Monday 24 September 2018

Vacant site levy may raise extra €16m for State

But councils and public agencies also liable

'Any owner of a vacant site included on the register who does not develop their land next year will pay an initial 3pc levy in January 2019' Photo: Depositphotos
'Any owner of a vacant site included on the register who does not develop their land next year will pay an initial 3pc levy in January 2019' Photo: Depositphotos
Caroline Crawford

Caroline Crawford

The increase in the vacant sites levy could result in at least an additional €16m for the State if property owners fail to develop the sites after the first year.

However, with the State itself owning significant properties on the register, at least €4m of this figure will be owed to the State by its own agencies.

In Tuesday's Budget, the levy was more than doubled from the current 3pc that applies in the first year to 7pc for all subsequent years.

Any owner of a vacant site included on the register who does not develop their land next year will pay an initial 3pc levy in January 2019.

The Budget increase announced this week will see that rise to 7pc from January 2019 onwards.

To date, only five local authorities in the country have included properties on the vacant sites register, which must be compiled by each of them since the beginning of this year.

Dublin City Council has the largest number of properties on its register; 65 are listed, with a total valuation of almost €230m.

However, of this, 11 sites with a valuation of over €58m are owned by State agencies, including Dublin City Council, Nama, the OPW and the HSE.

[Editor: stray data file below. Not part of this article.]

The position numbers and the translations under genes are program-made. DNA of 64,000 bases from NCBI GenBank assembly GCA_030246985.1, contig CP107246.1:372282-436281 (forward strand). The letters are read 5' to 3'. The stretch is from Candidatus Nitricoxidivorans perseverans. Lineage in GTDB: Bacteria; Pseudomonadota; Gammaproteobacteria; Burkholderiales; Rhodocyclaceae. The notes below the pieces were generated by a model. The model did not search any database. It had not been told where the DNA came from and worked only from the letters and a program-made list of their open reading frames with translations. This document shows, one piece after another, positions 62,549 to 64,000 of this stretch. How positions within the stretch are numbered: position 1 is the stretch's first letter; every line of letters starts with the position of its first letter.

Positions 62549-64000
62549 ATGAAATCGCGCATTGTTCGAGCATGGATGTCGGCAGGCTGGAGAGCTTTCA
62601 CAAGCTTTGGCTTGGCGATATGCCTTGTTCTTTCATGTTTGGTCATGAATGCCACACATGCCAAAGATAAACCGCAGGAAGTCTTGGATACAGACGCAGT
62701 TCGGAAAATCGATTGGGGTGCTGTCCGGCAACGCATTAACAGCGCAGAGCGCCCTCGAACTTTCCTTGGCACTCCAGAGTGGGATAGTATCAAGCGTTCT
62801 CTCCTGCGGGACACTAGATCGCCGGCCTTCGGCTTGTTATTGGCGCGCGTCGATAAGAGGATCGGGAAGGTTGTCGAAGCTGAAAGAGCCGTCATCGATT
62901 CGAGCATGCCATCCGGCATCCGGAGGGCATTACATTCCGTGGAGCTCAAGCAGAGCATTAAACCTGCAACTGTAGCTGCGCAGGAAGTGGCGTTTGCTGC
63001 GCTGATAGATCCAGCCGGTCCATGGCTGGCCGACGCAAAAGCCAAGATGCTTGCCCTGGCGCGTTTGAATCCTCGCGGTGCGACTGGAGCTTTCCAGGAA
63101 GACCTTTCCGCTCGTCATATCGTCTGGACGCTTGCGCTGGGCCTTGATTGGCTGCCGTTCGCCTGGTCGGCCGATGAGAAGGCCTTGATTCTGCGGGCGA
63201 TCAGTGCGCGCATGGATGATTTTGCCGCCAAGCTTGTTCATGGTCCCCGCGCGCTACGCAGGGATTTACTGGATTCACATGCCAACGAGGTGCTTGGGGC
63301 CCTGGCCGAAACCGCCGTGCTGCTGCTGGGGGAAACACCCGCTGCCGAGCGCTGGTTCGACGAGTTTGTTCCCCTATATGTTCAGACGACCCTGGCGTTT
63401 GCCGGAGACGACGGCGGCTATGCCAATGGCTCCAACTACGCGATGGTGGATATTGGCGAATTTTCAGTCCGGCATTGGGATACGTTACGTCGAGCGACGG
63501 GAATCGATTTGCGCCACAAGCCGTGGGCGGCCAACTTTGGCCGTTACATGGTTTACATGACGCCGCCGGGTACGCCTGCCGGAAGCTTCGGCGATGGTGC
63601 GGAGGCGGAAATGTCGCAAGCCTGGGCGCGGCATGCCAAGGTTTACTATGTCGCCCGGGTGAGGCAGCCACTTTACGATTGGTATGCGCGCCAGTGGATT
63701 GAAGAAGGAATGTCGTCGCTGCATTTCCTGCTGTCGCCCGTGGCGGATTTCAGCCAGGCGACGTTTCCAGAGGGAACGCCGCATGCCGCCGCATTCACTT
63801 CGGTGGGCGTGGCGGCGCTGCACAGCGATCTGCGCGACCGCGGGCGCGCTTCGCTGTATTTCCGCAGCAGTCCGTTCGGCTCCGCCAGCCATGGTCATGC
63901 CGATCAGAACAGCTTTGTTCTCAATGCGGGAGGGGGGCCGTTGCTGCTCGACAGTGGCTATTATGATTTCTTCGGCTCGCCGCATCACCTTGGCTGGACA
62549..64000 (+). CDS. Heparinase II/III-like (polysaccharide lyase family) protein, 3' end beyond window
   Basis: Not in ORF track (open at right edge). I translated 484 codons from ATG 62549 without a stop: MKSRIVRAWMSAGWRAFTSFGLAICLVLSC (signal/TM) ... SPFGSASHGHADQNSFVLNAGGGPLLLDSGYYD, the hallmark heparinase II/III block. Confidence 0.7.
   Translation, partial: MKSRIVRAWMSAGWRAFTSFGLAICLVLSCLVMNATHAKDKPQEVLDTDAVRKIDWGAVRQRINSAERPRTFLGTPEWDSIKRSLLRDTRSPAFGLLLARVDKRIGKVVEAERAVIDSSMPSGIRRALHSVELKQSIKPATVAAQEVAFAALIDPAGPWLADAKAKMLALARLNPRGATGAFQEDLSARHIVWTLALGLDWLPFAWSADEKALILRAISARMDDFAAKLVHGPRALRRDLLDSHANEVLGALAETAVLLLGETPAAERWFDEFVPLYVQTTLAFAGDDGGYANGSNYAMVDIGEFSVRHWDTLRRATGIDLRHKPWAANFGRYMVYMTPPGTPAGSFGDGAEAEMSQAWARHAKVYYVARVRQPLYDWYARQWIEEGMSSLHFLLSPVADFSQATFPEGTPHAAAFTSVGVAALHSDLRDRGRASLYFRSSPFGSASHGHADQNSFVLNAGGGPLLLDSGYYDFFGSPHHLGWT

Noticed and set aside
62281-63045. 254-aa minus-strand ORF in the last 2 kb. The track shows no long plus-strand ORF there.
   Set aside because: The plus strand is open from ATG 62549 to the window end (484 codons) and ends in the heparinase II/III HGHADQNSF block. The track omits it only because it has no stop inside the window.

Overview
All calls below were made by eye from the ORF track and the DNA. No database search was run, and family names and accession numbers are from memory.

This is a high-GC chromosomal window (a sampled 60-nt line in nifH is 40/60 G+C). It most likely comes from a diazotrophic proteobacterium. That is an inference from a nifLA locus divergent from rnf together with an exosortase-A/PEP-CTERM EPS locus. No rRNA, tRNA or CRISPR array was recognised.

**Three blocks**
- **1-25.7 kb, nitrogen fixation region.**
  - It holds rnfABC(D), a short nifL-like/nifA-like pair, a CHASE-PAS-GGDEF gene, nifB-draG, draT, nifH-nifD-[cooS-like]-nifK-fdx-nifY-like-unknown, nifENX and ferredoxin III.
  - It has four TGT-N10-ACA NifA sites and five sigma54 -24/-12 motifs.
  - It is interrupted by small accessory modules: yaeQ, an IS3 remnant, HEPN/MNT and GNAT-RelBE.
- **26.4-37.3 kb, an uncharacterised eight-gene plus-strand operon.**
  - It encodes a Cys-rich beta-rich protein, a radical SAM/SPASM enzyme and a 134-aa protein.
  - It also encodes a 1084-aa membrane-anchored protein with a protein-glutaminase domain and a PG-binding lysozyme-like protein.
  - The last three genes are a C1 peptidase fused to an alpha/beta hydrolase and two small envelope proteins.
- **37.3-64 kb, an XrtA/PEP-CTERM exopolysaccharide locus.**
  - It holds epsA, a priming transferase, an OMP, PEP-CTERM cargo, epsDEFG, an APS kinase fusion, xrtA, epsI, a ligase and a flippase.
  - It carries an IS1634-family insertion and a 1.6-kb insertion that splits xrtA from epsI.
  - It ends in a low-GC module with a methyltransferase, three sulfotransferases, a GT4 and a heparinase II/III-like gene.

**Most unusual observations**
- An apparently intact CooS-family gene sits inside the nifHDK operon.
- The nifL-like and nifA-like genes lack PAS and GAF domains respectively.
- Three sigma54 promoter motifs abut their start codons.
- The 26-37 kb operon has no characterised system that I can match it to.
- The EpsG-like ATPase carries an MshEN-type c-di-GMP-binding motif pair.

Nama has a vacant site in Sheriff Street Upper, valued at €12.5m. Dublin City Council owns vacant sites in O'Devaney Gardens, including St Bricin's Military Hospital, the corner of Marshal Lane and Bridgefoot Street, the corner of Russell Street and North Circular Road, Dominick Street, the Readymix site in East Wall, and the corner of Ashtown Grove and Ashtown Park.

The OPW has vacant sites at Military Road and St John's Road West, and the HSE has vacant sites at the former Donnelly Centre in Cork Street, Dublin 8.

Waterford City and County Council has the second largest number at 21, but it does not provide a property valuation for any of the sites listed on the register.

It is followed by South Dublin Council, with eight properties totalling a valuation of €7,075,000 on its register, and Donegal County Council, with four properties with a combined value of €475,315.

Wexford County Council has three properties on its register, with a combined value of €400,000. The remainder of the local authorities have either listed zero properties on their registers or failed to provide the register publicly.

A number of these stated that their registers remained empty as councils were in the process of documenting that the sites identified have been vacant for the past 12 months.

Legislation requires that a site has been vacant for the past 12 months in order for it to be placed on the Vacant Sites Register.

Other councils said that they were reviewing their county development plans to incorporate provisions to enable identification and inclusion of specific sites.

A spokesperson for the Department of Housing said it could not put a figure on what it expected to yield in tax from the levy increase.

"The department does not keep a database of vacant sites nationally. Each local authority is obliged to hold its own register.

"We wouldn't know until the register is compiled [what tax it would yield]. And there is also an appeals process, which is open to any property owner included on a register," said the spokesperson.

He added that he expected the registers to be fully compiled by early in the new year as the levies announced in the Budget will come into effect from January, 1, 2019.

Irish Independent

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